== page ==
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Author's profile photo Joao Sousa

Modular Design and OOP – How bad do you want it?

This blog is a bit different from the more technical ones because it is essentially describes a “what if” scenario, which I don’t think will ever be implemented. Regardless, I believe the idea is interesting enough to “put to paper” and discuss.

It comes in the sequence of all the blog posts surrounding Unit Testing, including my own, where we discuss modular design as a requirement for unit tests, and good code in general. We also come to the conclusion that most people don’t do it, and it’s hard to force change. Force is the key idea, what if you, as a SAP manager, really wanted to force your team to do it?

My crazy pitch? Make some of your developers use a Developer Edition without SAP_APPL or any other functional modules. Read along if you’re intrigued.

A pratical example

This week I’ve been analysing some developments around EWM and Fiori (for warehouse operations) and was faced with three situations:

  • Not being able to take advantage of a Fiori suite for warehouse operations designed for WM (not EWM) when the business processes are the same;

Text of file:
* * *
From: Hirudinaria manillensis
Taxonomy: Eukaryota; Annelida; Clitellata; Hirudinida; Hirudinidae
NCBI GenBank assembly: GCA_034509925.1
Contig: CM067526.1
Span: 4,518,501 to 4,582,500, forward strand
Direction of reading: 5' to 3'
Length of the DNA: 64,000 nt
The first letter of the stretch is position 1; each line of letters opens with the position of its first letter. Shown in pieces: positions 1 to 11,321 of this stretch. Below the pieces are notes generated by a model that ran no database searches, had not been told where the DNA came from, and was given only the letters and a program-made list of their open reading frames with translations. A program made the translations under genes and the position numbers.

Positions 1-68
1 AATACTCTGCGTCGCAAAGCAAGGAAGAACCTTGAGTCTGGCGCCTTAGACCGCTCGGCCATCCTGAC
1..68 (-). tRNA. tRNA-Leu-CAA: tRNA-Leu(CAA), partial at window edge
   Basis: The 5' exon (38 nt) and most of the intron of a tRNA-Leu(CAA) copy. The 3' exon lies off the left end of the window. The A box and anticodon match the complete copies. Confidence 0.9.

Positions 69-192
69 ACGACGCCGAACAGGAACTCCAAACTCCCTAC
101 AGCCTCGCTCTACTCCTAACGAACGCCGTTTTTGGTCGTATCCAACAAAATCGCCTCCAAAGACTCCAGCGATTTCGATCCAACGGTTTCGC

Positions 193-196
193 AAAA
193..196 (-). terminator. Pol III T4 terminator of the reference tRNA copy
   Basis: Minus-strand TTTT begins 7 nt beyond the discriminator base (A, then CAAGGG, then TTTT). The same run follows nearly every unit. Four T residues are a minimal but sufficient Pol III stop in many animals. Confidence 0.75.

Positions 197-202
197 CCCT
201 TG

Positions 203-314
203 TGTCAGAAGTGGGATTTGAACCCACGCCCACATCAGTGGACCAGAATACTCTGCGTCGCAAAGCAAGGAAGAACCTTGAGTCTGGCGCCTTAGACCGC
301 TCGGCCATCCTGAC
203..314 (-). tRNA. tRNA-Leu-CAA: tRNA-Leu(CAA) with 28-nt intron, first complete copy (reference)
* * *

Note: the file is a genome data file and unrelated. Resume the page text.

• Seing a Gateway service that directly calls a EWM Function module;
  • Not being able to access the Fiori instance because it was not connected to the corporate VPN. I had to create tests on my local “Docked” ABAP AS and Cloud Platform Web IDE. (Thanks a lot Nabi Zamani ).

I looked at the existing code and in general it is good code (especially on the Fiori side) but there was no focus on reusability as the Fiori/Gateway was completely hardwired to EWM. If I ever wanted to use this with normal WM I would have to rewrite everything,

Gateway and modular design

I know Gateway gives you some model generation tools where you can use ABAP dictionary structures and function modules do create entities and entity sets. Don’t. Don’t use them if you want to have the slightest chance of having a modular design.